Taking kids camping can mean it’s a bit of a squeeze in the car, but for young children, high chairs are essential for stress-free mealtimes. When we were looking at taking our kids’ camping, we found a number of potential high chairs and alternatives to try out.
So can you take a high chair camping? Yes, but the camping high chair you choose will depend on your budget, the size of your car and what your child prefers.
The options are:
- an existing high chair, provided it can be taken apart or folds flat
- a specialist camping high chair
- something you’d be taking anyway which can double up as a high chair
Each has its pros and cons and below we look at some of the best space-saving, child-friendly options available that won’t cost you a fortune.
How to choose the best high chair for a family camping trip
Choosing the right high chair can help a camping trip run more smoothly as it won’t take up half the space in your car and, most importantly, you can help ensure your child has somewhere safe to eat at mealtimes.
The easiest option is to buy a high chair designed specifically for camping, but if you’re trying camping for the first time, don’t camp very often, or if your child will soon grow out of a high chair, it is probably not worth spending money on something you may only use a handful of times.
We look at specific camping hair chairs further down the page but for now, here’s a look at how you could use your child’s regular high chair for camping.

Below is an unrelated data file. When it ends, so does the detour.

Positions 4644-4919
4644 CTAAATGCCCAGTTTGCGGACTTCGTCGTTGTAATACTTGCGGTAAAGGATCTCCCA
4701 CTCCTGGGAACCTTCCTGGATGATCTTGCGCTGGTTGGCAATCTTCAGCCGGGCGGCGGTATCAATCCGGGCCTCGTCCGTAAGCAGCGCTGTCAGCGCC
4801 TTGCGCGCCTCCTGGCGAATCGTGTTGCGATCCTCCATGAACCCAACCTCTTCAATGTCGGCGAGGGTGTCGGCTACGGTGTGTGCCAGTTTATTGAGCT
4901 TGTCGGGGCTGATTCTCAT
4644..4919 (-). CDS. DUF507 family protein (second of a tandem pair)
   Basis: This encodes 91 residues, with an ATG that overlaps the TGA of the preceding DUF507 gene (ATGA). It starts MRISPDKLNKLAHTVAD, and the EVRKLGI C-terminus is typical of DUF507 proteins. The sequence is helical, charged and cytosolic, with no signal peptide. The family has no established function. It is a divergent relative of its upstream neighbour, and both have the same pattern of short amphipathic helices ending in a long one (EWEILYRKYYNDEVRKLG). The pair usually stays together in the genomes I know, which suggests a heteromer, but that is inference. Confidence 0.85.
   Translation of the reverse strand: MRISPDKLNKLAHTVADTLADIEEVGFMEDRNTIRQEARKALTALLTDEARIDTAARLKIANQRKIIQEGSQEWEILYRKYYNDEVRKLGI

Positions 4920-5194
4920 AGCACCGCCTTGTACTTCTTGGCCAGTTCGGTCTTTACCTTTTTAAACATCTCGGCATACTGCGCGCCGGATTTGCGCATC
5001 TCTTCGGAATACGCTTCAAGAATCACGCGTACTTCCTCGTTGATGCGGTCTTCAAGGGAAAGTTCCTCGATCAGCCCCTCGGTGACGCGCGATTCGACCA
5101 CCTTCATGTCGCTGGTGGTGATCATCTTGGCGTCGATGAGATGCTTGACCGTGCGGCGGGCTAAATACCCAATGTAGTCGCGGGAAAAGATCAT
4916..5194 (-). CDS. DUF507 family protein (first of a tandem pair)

Traditional high chairs, i.e. those designed to be used at dining room tables and are stand-alone high chairs with built-in trays are ideal as children can be safely strapped in and mess is kept to a minimum due to the tray and wipe clean design. However, not all high chairs like this are a good option for camping as some of them aren’t designed to fold down or take apart.
Below are some tips for what to look for in a traditional high chair that could also double up as a camping high chair.
Portability and size
- Only take a high chair camping if it’s light. Traditional wooden high chairs are likely to be a pain to lift around a campsite and repeatedly open and fold flat.
- Choose one that folds flat or can be taken apart. The Ikea Antilop high chair doesn’t fold flat but it does come apart easily as the legs can be popped out. It won’t take up too much room either as the chair is bucket-shaped so can be used to pack things in the car.